A Catholic Look at Society, Culture and Politics

(My note: Notice the comments on how much assistance was given by the United States and especially by Catholic Relief Services and how little assistance was given by rich Muslim countries. It says a lot about the perspective of each religion. Emphasis in red is my own.)

Deal W. Hudson
In This Issue: Muslim Nation Honors Catholics for Tsunami Relief

Indonesia has a sad history of anti-Christian discrimination and violence. But the same nation — in a gesture of historic significance — has honored Catholic Relief Services (CRS) for its ongoing Tsunami relief effort.CRS has completed the first year of a five-year $188 million rehabilitation effort to help more than 600,000 people affected by the devastation. Over $28 million has already been spent. The total amount pledged by the United States government through USAID is $400 million.
Bishop Robert N. Lynch, CRS Board Chairman, and Ken Hackett, president of CRS since 2003, attended the event.
The ceremony was held on December 20 in the city of Banda Aceh at the opening of a hospital for woman and children built by CRS.
Marc Barhonovich, a friend and advisor to Bishop Lynch, attended the ceremony and told the Window, “The work of CRS has fundamentally affected the attitude toward the West and toward Catholics in this part of Indonesia.” The people in Aceh now view them “as friends, not enemies.”
Banda Aceh is the capital of the special territory of Aceh, on the northern tip of the island of Sumatra. Aceh was at the epicenter of last December’s tsunami, losing over 133,000 of its 4,271,000 inhabitants to the tidal waves. 37,000 are still missing.
Aceh is the most religiously conservative part of Indonesia which is 87 percent Muslim.
Governor Azwar Abubakar gave the award to Catholic Relief Services — the first time a Muslim nation, to our knowledge, has honored either a Catholic organization or bishop.Indonesia’s record of intolerance and violence against both Catholics and Protestants is well known and documented, especially against the majority Catholic territory of East Timor, which was annexed in 1975.
Bahronovich was told by Muslims who attended the ceremony that they had received little aid from Muslim nations. One person told him, “We have not received much help from our own people.”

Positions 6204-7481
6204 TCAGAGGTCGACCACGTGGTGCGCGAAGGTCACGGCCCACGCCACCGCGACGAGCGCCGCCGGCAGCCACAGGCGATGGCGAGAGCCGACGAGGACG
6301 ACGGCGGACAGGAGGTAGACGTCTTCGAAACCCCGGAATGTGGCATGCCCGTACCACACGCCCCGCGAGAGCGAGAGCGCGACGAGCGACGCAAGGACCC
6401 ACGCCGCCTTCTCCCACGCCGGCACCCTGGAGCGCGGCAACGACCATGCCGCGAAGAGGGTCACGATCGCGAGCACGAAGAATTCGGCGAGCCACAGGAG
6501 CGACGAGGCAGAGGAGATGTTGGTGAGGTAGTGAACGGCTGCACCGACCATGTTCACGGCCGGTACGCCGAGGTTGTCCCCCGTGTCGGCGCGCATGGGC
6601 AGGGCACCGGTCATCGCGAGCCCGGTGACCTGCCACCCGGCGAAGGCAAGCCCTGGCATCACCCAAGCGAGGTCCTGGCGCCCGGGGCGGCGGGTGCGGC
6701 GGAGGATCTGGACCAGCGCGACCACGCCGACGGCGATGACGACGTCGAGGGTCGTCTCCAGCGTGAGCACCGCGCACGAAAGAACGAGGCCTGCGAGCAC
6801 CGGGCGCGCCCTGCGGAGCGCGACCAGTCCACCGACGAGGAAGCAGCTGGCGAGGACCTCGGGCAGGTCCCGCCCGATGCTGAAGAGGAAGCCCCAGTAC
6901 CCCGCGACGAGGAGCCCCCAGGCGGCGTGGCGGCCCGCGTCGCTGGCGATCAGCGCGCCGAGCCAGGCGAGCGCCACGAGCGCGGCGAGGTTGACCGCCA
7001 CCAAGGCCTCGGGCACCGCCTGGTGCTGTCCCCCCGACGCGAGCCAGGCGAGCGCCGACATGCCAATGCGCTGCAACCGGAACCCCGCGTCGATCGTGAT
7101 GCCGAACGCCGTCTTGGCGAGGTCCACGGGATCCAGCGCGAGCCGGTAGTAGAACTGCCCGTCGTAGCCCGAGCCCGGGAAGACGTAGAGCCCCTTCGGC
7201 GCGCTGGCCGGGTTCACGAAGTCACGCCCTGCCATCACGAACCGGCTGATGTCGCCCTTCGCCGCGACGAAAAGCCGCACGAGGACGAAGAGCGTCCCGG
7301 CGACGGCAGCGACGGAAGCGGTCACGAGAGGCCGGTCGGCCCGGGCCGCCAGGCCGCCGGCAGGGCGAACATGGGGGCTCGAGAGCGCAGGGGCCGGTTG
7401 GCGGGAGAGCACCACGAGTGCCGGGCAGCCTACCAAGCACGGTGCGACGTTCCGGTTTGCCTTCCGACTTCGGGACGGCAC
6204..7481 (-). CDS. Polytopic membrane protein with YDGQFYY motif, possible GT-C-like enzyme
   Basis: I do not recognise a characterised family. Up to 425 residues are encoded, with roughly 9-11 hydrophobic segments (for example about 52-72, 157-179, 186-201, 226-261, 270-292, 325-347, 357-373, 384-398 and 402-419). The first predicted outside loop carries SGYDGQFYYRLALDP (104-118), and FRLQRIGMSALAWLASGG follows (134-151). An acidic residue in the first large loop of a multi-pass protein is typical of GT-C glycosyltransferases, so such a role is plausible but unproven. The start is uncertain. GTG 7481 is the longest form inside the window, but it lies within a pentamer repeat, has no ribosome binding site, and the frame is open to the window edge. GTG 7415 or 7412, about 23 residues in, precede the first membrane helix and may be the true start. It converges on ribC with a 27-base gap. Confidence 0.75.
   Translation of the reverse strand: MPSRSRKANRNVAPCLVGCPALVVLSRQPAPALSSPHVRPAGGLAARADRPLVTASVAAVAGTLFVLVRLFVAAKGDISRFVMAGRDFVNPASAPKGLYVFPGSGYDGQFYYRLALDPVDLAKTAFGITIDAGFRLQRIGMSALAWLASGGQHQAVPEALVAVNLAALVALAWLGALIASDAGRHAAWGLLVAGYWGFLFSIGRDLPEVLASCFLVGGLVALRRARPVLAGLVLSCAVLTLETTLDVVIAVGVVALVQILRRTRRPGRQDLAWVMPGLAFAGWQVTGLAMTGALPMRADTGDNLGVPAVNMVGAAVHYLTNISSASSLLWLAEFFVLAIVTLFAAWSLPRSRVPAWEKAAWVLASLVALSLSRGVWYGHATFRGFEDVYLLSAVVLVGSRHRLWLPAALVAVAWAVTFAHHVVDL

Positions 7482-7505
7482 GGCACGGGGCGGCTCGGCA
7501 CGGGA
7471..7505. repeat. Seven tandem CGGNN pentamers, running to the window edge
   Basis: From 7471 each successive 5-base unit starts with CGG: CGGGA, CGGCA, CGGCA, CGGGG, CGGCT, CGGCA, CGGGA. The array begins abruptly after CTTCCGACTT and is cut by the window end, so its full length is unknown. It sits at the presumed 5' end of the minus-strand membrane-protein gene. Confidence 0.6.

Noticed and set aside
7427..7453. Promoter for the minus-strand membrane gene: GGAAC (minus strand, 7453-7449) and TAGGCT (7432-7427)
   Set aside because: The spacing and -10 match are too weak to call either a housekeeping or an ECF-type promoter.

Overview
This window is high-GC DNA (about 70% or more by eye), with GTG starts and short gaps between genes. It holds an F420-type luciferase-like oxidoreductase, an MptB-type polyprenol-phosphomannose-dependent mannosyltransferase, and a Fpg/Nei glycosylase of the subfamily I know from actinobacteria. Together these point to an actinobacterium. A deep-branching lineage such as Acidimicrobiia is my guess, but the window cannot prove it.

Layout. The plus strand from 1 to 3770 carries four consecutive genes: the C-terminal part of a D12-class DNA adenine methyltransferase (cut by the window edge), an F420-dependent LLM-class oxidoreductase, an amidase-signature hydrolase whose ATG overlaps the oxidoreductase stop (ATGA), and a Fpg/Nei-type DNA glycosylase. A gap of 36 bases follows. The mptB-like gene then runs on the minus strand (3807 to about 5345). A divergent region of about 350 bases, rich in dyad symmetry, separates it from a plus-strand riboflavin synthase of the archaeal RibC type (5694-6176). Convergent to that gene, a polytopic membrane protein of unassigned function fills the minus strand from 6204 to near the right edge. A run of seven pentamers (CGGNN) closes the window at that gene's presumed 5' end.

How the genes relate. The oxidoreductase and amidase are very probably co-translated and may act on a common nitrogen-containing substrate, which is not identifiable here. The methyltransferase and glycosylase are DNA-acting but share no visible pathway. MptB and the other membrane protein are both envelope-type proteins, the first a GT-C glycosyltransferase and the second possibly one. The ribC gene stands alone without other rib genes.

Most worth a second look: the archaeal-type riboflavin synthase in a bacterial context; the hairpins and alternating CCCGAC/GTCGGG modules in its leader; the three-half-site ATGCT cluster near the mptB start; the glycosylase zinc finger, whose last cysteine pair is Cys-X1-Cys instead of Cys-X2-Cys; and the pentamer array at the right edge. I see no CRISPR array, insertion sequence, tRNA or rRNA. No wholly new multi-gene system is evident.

Also, to his surprise, several Muslims expressed gratitude for the presence of the United States military, which has been present with food and aid from the very beginning.
John Klink was a regional director for CRS in Thailand, Morocco, and Yemen before going to the United Nations as a diplomat for the Holy See. Klink confirmed for The Window the significance of this honor: “The Indonesian people in the past have seen the West try to impose its decadent practices, such as abortion on demand. CRS has shown them a completely different side of the Western world, one that helps them to live their lives on their own terms. This is something they have never seen before.”
In the aftermath of the tsunami, Catholic Relief Services provided massive amounts of emergency food and health care but has remained in Aceh to help rebuild its infrastructure. Road, bridges, wells, houses, hospitals, and bus stations are being rebuilt. 2,260 bridges were destroyed along with 1,165 miles of roads. People are being put back to work through small business grants and job training. Schools have been rebuilt — 2,135 were destroyed or damaged — and the necessary equipment, uniforms, and teacher training are being supplied.
On the island of Pulo, where 2000 of its 6900 inhabitants were killed, CRS cleaned up the harbor for its fishing and shipping industry.
The presence of Western relief groups like CRS has had the ancillary effect of bringing at least a temporary halt to the ongoing war between the Free Aceh Movement (GAM) and the government of Indonesia. Barhonovich reports that since the peace treaty of August 15, the citizens have been happily walking the streets without fear.
Interestingly, what gives the separatist movement its leverage over the central government is that Aceh is thought to have untapped gas and oil reserves equal to any in the world. “Special territory” is the administrative designation intended to give Aceh some autonomy from the central government in Jakarta.
Catholics themselves, though few in number, were also hit by the unexpected earthquake and tidal waves. In the middle of Banda Aceh stands the single Catholic parish, Sacred Heart, in the entire territory. Founded in 1925 by Dutch missionaries, Sacred Heart lost 25 of its 400 members.
The parish structure was badly damaged by the surging water that rose 26 feet over its walls. And the entire congregation could have been killed if the pastor, Franciscan Father Ferdinando Seferi, has not been celebrating Mass elsewhere on December 26.
For more information on CRS’s tsunami relief to donate, go to http://www.kintera.org/htmlcontent.asp?cid=41794.
The Window is published by the Morley Institute for Church & Culture. For the latest Catholic news, the Window recommends the Catholic News Agency. Click here to visit their site.
Email: thewindow@morleyicc.com Phone: 202-775-1150.

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